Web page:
A promising surgeon and nearly newlywed doesn’t so much confront her limitations as spend the night with them at 3LD.
BY ELLEN WERNECKE
Unbound Collective’s newest production In Security, doesn’t just leave the audience feeling vulnerable: Anna Gutto, as Dr. Lona Waverton, performs alone on a set whose details have been painted to resemble the products of line drawings, against a series of videos representing the other people in her life. The act of forced perspective both heightens her role and constrains the audience to see her side of everything, at least for a while, but the tension created by this dimensional conflict is nothing compared to the roles Lona has been juggling in her life until she no longer can, an event which happens to coincide with the night before her wedding.
While her fiancé, shown in a film clip at their kitchen table, tries to keep dinner warm, Lona’s last case becomes an international scramble as she consults with doctors from Barcelona to Tehran. All the while her supervisor (represented by a pair of high-heeled boots projected at head level, like a giant’s), Lona’s professional idol, hovers to make sure she isn’t using the wedding as an excuse to slack off. Leaving out the question of who would bring a wedding dress to a hospital in the first place, the collision of Lona’s personal and professional duties means she can no longer straddle the chasm between her mentor’s mountain of expectations and her husband-to-be’s dream to build a life in South America.
The trouble with Lona is that she’s a spineless people pleaser who has convinced herself that she can please all of them all of the time. And the trouble with In Security is that an audience which has presumably survived that long dark night of the soul and been forced to view life as a balancing act already gets frustrated long before Lona does with her inability to see the lesson approaching. Despite Gutto’s lively physical comedy, the electronic trickery that produces her environment ends up emphasizing how two-dimensional Lona is – a“Cathy” in a lab coat. This digital shrug may be purposefully retrograde in its opinions of professional women (because naturally Lona’s fiancé has no problem reconciling his multiple selves) but it’s a step backwards all the same.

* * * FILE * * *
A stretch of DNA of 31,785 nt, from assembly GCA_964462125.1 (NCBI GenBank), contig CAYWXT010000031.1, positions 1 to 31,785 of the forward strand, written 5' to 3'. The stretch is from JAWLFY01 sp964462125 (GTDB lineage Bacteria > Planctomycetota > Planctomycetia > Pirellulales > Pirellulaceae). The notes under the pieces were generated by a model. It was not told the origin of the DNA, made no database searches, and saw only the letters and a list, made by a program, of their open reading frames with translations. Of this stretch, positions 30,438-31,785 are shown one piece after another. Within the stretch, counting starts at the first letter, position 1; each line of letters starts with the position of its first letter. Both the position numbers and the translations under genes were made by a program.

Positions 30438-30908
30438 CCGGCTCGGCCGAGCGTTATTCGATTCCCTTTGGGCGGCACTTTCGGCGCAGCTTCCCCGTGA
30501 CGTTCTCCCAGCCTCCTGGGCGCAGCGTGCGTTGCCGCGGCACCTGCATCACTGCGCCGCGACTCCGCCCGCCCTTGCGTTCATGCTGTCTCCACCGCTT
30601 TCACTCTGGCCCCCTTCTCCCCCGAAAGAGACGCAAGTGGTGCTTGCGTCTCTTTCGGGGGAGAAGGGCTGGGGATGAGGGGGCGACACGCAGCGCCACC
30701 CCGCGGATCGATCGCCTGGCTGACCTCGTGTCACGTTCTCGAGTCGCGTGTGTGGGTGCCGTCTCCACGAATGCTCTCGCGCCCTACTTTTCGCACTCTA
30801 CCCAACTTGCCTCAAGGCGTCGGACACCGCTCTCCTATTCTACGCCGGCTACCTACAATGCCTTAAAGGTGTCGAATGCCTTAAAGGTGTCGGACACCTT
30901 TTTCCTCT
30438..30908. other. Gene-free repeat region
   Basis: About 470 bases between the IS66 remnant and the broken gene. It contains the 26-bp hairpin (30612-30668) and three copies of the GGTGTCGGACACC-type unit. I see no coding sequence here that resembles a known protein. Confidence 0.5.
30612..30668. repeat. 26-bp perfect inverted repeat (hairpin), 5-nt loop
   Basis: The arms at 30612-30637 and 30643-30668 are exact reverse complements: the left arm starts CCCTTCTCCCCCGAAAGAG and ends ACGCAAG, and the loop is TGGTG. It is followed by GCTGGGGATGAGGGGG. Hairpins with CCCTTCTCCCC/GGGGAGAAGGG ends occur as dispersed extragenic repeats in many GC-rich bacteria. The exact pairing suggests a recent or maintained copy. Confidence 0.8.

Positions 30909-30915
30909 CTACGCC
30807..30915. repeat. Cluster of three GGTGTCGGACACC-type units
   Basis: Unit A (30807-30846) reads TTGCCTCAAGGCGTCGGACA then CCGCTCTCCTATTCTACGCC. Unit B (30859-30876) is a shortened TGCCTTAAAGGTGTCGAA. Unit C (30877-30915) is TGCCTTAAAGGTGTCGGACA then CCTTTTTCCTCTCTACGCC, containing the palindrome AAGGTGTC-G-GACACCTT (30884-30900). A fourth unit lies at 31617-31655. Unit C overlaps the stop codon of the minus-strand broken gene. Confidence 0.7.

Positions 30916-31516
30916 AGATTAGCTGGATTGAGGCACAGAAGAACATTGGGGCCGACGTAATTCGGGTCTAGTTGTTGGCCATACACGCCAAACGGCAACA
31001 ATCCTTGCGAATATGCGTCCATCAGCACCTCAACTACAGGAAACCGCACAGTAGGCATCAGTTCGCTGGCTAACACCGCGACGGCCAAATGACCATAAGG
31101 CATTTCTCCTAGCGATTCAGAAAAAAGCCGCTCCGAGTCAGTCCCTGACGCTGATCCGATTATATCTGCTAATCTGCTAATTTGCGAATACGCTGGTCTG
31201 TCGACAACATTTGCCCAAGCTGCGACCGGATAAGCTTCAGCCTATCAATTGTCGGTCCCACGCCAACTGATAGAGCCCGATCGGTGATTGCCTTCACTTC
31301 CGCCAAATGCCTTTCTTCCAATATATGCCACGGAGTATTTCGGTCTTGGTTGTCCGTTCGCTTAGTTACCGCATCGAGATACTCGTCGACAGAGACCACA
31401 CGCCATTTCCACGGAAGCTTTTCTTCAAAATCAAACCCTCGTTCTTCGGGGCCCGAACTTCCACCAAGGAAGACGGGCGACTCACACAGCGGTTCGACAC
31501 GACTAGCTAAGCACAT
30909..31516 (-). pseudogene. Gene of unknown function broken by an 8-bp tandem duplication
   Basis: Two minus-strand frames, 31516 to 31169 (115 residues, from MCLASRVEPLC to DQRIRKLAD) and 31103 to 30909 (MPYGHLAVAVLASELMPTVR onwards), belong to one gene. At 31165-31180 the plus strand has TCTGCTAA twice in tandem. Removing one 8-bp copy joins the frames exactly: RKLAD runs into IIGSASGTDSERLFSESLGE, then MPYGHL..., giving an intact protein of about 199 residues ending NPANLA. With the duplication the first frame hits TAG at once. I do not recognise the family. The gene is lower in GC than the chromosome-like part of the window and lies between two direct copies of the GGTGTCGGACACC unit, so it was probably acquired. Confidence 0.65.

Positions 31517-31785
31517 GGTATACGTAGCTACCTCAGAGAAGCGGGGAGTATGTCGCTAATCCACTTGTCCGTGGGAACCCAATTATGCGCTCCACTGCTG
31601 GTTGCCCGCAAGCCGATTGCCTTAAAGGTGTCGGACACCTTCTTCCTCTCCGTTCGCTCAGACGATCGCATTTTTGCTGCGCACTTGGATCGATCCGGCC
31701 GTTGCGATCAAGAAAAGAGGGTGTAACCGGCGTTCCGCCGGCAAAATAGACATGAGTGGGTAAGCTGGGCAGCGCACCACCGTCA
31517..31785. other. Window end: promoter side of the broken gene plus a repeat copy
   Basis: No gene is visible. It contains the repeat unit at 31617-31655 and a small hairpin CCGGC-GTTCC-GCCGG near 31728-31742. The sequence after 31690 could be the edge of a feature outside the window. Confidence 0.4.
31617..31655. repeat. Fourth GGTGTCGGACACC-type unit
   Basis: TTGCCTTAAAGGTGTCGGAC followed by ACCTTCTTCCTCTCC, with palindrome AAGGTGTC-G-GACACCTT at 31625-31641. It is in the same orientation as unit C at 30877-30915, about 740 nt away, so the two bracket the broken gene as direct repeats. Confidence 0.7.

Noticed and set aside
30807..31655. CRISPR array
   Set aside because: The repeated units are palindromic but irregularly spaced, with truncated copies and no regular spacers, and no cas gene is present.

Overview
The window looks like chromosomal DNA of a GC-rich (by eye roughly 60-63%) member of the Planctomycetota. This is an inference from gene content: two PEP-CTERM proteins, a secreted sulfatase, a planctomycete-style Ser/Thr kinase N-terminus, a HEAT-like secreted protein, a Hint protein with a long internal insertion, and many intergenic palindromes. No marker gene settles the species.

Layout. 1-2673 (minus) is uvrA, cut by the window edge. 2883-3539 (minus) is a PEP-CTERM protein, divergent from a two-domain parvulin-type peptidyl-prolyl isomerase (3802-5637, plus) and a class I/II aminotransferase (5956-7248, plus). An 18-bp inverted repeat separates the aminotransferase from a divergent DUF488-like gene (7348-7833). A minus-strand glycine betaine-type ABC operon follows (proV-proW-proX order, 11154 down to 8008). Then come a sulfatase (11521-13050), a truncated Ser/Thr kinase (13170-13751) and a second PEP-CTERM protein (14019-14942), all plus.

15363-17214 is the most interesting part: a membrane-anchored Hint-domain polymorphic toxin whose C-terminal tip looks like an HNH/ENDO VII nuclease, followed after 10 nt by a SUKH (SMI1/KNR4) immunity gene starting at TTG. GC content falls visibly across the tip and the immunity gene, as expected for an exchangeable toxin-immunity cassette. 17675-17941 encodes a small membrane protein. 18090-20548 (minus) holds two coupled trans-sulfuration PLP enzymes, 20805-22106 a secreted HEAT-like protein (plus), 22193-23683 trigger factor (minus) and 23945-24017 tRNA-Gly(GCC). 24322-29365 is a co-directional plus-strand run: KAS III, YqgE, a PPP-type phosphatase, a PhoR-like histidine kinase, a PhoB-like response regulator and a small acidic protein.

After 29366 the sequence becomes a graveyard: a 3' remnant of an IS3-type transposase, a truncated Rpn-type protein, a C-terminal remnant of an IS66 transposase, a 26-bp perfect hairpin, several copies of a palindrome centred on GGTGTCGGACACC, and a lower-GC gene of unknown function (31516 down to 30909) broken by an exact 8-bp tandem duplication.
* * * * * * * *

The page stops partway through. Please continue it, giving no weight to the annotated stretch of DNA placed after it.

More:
Through May 10 at 3LD, 80 Greenwich St.
For tickets and more information, visit UnboundCollective.org.
According to Lincoln Center's new LCT3 project at its slogan, it takes "New Audiences for New Artists." It also takes new critics, hence the establishment of Theater Talk's New Theater Corps in 2005, a way for up-and-coming theater writers and eager new theatergoers to get exposure to the ever-growing theater scene in New York City. Writers for the New Theater Corps are given the opportunity to immerse themselves in the off-off and off-Broadway theater scene, learning and giving back high-quality reviews at the same time. Driven by a passion and love of the arts, the New Theater Corps aims to identify, support, and grow the arts community, one show and one person at a time.